Building a wood fired clay oven is a fun project and when you get done you’ll have fun using it too. It is however a moderately challenging project. So if you aren’t of sound body and mind, get help, or don’t do it. Check this to know more betting tips Freeslotscentral no deposit slot bonus 2018
While building his pizza oven Simon started a blog about the project and the food he was cooking in the oven. Soon, would-be oven builders got in touch from all over the world, sharing photos of their ovens and swapping tips. Eventually he put all his experience into an e-book called How to Build a Traditional Wood-fired Clay Pizza Oven.
Simon’s project hasn’t been a mere flash in the pan. “It’s replaced our barbecue,” he says. “A clay oven takes an hour to get up to temperature, but once it does, you’re cooking pizza in 60 seconds, with a crisp base and a fantastic smoky flavour.”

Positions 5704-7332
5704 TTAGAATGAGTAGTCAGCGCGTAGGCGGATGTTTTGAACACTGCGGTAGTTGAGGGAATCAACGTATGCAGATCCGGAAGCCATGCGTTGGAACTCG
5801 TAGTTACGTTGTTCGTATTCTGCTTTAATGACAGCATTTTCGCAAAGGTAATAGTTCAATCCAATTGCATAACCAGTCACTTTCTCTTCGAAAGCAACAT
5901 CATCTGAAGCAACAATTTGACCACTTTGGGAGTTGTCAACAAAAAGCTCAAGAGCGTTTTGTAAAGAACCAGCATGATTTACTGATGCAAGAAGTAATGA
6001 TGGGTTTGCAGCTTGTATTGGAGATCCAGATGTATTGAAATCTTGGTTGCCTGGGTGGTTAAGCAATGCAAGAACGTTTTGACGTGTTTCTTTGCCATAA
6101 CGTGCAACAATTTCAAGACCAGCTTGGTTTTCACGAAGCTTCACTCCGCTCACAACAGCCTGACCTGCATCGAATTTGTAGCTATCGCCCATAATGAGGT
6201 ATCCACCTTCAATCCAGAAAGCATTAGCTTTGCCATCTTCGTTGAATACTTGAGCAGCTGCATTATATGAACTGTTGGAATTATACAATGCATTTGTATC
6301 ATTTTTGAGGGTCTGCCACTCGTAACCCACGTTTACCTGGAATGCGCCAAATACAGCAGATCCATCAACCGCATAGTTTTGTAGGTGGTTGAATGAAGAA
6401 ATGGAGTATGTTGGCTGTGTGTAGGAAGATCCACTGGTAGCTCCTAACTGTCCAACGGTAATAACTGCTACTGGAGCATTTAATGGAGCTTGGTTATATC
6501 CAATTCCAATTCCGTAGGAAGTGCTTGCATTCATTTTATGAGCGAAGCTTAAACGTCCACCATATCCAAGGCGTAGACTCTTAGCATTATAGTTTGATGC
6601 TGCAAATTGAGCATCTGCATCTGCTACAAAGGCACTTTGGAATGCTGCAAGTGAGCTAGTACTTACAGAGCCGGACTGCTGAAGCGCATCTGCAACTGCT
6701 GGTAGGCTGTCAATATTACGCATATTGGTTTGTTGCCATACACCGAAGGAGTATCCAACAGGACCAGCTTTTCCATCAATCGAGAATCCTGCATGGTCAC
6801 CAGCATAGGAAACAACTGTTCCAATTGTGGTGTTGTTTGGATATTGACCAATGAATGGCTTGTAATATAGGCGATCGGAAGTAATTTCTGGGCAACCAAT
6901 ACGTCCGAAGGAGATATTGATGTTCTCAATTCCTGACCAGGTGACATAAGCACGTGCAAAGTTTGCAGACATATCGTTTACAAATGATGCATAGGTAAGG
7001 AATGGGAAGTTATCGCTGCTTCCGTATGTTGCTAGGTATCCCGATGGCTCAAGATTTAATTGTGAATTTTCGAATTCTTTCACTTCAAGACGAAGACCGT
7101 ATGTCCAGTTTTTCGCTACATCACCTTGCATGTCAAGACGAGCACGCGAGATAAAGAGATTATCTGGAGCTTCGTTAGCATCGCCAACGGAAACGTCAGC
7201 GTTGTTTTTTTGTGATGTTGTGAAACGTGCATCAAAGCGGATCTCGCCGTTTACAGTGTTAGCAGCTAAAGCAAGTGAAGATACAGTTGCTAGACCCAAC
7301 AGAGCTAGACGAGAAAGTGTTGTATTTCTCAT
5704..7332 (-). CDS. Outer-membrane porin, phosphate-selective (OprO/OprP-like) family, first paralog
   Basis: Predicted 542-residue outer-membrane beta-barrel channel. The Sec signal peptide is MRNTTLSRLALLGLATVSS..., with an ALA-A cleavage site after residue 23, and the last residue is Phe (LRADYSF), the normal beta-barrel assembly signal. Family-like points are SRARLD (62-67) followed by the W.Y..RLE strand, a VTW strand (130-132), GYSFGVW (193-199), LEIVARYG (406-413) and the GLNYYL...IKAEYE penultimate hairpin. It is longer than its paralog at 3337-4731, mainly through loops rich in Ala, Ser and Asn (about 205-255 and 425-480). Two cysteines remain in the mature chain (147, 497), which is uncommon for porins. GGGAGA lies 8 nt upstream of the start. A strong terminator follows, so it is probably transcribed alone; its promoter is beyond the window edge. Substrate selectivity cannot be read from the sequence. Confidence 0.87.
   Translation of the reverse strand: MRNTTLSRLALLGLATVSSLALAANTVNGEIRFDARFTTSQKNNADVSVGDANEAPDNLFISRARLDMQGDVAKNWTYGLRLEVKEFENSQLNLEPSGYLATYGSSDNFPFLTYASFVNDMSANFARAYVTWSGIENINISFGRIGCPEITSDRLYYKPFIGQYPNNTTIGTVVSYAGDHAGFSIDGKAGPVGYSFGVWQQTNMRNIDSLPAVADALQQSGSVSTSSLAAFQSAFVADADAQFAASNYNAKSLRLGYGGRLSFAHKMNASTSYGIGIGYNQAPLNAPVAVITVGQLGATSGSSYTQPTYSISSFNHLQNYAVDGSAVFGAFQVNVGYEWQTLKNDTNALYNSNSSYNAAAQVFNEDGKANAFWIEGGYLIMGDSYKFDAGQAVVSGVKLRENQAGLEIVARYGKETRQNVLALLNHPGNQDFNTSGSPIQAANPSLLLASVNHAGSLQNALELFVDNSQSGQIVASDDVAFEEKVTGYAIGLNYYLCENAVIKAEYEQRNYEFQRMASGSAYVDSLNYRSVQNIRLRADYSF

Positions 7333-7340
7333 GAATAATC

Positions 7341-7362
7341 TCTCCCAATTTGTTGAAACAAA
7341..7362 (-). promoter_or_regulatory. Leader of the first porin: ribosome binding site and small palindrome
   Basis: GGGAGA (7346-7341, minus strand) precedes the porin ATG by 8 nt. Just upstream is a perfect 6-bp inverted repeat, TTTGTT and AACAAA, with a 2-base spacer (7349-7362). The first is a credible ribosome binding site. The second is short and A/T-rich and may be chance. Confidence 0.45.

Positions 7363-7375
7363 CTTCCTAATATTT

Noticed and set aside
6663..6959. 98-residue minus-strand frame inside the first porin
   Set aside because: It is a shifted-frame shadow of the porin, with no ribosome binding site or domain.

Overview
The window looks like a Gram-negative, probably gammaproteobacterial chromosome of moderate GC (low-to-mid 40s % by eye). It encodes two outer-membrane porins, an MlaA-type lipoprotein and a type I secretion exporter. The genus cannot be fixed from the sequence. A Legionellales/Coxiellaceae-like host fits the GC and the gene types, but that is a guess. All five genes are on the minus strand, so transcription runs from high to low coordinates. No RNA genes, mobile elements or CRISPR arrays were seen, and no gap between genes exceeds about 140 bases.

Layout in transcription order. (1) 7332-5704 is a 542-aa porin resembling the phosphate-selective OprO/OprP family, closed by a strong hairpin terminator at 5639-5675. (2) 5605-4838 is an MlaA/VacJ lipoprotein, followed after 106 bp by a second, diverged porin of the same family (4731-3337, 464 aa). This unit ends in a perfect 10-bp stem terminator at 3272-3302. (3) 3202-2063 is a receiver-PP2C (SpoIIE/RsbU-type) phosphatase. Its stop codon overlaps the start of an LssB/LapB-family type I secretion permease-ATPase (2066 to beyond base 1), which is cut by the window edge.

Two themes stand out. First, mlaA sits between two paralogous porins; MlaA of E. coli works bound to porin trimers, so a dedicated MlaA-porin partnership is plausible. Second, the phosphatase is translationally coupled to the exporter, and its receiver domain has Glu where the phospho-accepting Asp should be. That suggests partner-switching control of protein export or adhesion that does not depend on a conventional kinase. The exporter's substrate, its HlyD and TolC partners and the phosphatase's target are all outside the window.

Wood-fired ovens cook at very high temperatures – around 400°C. Domestic ovens can’t get that hot. They’re not just for pizzas, though. Once you sweep out the embers and let it cool a little, the oven’s perfect for slow-roasting. “I’ve cooked joints overnight at around 130°C,” says Simon. See more tips at seooneclick.com seattle wa.
A bit of history
Far from being a new-fangled invention, clay ovens are thousands of years old. The ancient Egyptians used clay ovens and examples have been unearthed in Roman Pompeii that would still work today if cleaned out and fired up. Ovens like these were built in apartment buildings sandiegodowntown.com areas and shared by families. By Medieval times, the ovens had become bigger and were used to bake bread for entire villages. Many Italian homes had wood-fired ovens inside up until the middle of the 20th century.